Victory in the Courts for Alabama's Tallapoosa River!

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On April 11, the DC Circuit Court of Appeals ruled in favor of American Rivers, Alabama Rivers Alliance, and Lake Watch Lake Martin on the question of what action triggers the need for a Clean Water Act section 401 water quality certification.

In November, a three-judge panel in the DC Circuit Court of Appeals heard oral arguments on whether the Federal Energy Regulatory Commission can amend a hydropower license to allow a power company to modify dam operations without requiring a water quality permit from the state water quality agency.

Alabama Power Company applied to FERC for a turbine upgrade that would change the hydraulic capacity and generating capacity of the dam's facilities. The proposed amendment to its hydropower license included a change in the amount of water and duration of water level for the dam's daily flow cycle. However, Alabama Power did not request water quality certification under the Clean Water Act and FERC did not require one prior to taking action on the amendment.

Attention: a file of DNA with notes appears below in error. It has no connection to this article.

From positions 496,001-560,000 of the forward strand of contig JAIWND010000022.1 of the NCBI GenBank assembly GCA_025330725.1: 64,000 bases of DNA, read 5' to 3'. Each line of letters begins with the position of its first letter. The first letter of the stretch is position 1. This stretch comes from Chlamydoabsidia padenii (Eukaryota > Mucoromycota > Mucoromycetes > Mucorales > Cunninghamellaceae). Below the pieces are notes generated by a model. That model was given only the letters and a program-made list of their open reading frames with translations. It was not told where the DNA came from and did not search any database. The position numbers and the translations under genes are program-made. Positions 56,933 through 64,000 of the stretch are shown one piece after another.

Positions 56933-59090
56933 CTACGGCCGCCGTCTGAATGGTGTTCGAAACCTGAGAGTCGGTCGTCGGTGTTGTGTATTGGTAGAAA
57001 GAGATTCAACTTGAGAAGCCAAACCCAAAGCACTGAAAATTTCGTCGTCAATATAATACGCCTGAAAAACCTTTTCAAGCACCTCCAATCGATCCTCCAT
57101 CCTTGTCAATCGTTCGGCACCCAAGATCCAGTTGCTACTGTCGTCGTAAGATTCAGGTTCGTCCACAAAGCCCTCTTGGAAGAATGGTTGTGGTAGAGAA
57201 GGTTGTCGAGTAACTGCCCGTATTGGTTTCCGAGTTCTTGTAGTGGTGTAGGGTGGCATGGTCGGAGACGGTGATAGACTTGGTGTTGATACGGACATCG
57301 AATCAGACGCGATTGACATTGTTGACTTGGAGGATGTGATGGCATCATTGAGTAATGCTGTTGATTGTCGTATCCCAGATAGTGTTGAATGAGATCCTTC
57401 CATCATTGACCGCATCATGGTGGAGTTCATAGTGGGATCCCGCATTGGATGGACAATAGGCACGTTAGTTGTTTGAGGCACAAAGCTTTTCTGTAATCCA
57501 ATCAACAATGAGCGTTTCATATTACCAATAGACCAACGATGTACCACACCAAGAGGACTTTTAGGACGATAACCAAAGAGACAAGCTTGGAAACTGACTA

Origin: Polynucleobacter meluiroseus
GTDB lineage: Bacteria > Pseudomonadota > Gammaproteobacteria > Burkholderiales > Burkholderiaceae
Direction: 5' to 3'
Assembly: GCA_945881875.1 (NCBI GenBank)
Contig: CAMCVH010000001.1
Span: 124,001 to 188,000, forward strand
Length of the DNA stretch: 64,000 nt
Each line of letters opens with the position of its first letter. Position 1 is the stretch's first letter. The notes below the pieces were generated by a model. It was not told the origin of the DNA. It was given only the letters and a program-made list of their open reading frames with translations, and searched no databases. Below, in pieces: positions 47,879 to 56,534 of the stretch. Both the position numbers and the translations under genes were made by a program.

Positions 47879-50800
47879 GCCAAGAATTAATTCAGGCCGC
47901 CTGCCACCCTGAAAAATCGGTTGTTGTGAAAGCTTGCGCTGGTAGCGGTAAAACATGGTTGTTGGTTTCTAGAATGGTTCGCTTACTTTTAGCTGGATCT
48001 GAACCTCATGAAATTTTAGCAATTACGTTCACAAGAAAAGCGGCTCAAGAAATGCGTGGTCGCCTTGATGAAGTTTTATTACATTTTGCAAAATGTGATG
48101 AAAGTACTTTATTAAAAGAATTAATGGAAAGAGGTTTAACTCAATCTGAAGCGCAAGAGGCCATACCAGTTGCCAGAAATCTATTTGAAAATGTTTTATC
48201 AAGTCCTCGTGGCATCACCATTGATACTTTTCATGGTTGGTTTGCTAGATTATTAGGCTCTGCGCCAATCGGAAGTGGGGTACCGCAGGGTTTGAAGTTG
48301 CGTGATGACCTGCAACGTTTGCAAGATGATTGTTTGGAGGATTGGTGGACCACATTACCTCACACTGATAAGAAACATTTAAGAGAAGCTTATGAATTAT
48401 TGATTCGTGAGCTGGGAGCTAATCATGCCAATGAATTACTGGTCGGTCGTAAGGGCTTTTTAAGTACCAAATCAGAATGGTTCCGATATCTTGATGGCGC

The plaintiffs in this case, Alabama Rivers Alliance, American Rivers, and Lake Watch Lake Martin, argued that under the Clean Water Act, the state - not FERC - has authority to determine whether a license amendment has an impact on water quality and to impose conditions in a water quality certificate as a result.

What is the effect of this ruling? It will inevitably lead to greater protection of our rivers by ensuring that project changes are accompanied by measures that protect water quality.